Even though I agree that there are significant differences between the genders, I was disturbed by some of Meade’s ideas [“On Being a Man: An Interview with Michael Meade,” Issue 161]. I could almost smell his fear of women. I watched him avoid speaking about mothers when he discussed children. I watched him dance away from the question about shared parenting.

I think this culture already suffers from a major case of MOTHER DREAD, alongside the vision of woman as sexual object. Just contemplate our goddess, Marilyn: her lovely, milkless breasts, her beauty, and her infertility. She is the ultimate courtesan, sleeping with the President, the Father of the country, but producing no progeny. Her predecessor and counterpoint, of course, is the Virgin Mary — fertile but not sexual. What is wanted is for these two archetypes to merge. We want a fertile goddess, and we want her pictured with her consort. Notice how absent from the iconography of world religions is the couple, the linked pair producing god-babies. There is much work for the poets and painters to do!

I think Meade’s point of view bothers me because I’m suspicious of sexually segregated consciousness-raising. It precipitates too much hugging the wound, too much fear and anger, too much repression. Monks in the monastery; nuns in the convent. Wild men drumming in the jungle? Drumming up what? I’ll tell you what: potency. But what good will these erections do them — or women, for that matter? I see them going limp before the lush velvet folds of labia that open, that bloom, even in the jungle where they drum. The women are there, in the flowers, in the trees. How will the men penetrate that mystery at the center of Being unless they locate the place in the greenwood where the wild men and the wild women meet?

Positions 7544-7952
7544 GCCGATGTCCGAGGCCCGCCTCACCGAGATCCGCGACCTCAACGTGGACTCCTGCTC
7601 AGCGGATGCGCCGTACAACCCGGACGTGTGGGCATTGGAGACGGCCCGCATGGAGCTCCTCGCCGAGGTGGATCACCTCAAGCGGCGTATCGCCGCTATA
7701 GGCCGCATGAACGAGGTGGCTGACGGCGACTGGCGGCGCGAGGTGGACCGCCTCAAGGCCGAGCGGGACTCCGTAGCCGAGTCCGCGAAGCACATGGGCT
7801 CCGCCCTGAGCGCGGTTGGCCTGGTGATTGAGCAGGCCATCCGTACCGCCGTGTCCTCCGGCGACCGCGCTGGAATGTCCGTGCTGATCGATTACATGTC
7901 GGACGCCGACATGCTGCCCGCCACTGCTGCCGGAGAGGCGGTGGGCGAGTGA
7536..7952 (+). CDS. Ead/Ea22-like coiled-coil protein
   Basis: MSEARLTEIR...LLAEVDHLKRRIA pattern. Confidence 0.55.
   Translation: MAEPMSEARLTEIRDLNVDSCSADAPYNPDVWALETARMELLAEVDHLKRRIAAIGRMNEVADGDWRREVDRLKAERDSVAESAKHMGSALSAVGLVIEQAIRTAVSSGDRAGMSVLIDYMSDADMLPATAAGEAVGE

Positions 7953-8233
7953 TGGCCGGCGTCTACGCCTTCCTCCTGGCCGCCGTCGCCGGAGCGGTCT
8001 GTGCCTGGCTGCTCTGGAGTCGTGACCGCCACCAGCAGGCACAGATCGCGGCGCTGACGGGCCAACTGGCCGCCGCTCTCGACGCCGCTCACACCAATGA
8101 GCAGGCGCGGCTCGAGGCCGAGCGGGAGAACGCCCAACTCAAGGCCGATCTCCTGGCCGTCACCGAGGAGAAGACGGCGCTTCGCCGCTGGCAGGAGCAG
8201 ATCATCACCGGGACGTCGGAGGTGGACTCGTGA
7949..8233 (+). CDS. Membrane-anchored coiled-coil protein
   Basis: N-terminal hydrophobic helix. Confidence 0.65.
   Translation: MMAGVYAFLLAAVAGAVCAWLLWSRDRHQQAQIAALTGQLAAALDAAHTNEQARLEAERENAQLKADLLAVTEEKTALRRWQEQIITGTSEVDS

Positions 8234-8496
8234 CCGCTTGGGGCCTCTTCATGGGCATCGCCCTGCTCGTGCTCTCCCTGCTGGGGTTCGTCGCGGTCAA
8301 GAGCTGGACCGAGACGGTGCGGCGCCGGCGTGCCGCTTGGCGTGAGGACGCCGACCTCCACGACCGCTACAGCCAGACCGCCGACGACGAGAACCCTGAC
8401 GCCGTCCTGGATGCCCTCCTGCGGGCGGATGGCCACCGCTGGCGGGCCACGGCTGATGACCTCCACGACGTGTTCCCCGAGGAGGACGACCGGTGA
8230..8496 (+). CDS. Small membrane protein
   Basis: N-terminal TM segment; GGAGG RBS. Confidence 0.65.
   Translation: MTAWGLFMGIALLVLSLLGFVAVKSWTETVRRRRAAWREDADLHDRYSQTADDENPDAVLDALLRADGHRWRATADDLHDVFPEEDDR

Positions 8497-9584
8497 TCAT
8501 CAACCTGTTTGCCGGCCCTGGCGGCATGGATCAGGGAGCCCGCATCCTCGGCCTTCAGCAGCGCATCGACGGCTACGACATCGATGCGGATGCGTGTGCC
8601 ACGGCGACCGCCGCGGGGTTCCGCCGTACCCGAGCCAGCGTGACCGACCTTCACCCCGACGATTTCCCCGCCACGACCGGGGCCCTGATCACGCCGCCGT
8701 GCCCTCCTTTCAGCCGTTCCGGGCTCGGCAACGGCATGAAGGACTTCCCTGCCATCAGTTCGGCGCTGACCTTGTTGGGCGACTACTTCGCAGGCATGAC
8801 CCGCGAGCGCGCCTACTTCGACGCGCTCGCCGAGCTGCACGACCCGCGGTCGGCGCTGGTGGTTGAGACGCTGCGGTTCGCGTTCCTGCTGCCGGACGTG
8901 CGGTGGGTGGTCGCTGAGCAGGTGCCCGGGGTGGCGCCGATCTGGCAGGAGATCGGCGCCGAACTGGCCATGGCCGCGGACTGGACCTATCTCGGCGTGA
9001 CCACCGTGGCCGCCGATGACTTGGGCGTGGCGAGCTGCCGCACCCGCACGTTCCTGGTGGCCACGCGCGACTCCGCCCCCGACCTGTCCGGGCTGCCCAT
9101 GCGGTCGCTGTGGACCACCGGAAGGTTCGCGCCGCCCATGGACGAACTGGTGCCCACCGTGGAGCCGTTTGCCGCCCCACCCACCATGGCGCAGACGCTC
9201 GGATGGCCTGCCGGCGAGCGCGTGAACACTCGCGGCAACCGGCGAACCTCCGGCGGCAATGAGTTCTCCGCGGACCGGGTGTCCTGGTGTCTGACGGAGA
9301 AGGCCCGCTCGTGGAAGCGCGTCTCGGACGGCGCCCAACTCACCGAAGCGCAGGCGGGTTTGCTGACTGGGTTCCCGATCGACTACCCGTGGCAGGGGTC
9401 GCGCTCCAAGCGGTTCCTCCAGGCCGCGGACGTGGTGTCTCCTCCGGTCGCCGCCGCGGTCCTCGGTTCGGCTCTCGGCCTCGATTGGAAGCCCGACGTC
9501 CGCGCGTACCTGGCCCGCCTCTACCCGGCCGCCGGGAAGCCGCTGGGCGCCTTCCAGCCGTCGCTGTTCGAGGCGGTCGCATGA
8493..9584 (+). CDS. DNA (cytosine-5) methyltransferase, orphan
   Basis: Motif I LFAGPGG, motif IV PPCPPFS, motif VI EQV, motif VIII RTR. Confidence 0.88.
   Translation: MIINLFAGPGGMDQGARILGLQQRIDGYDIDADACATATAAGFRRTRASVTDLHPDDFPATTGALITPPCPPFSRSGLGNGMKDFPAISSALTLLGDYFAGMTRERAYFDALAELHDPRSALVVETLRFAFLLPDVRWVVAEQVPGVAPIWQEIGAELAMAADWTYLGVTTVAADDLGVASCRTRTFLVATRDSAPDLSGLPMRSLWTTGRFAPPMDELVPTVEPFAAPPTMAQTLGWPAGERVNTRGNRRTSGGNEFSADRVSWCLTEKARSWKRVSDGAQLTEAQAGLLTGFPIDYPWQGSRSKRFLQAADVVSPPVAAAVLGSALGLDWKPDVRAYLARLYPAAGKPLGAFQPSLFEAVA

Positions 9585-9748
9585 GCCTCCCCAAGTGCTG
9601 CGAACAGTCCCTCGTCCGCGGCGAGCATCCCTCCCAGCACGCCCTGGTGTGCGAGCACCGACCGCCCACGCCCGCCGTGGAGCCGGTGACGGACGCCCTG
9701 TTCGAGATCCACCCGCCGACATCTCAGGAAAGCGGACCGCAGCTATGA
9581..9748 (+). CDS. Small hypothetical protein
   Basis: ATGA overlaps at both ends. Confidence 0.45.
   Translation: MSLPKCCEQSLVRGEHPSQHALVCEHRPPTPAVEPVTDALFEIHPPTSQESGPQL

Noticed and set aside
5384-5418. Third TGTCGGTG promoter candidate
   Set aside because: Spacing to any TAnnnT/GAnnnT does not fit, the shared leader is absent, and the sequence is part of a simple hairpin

Isabella Russell-Ides
Austin, Texas

I am very much enjoying my new subscription to The Sun. Once again, however, I am puzzled by your choice of photographs for the cover. I’m speaking of the children. The little girl with the dark lipstick [Issue 163] seemed unnatural. The photo of the boy by Hella Hammid [Issue 164] strikes everyone who sees it as disturbing or strange. Why would you choose to show an apparently disturbed child? He looks so apprehensive, and even fearful. Considering that your magazine is full of hope, this photograph seems to lack any redeeming quality. Maybe you are trying to tell us not to judge a book by its cover?

Fran Abbott
St. Paul, Minnesota

The Sun responds:

I regret that the cover photo caused you distress. That certainly wasn’t the intention. But I don’t merely select images that are uplifting and full of hope. I think it’s important that The Sun’s covers reflect the many different (and valid) expressions of our experience — including a little girl who tries on lipstick and a little boy who feels painfully awkward and shy.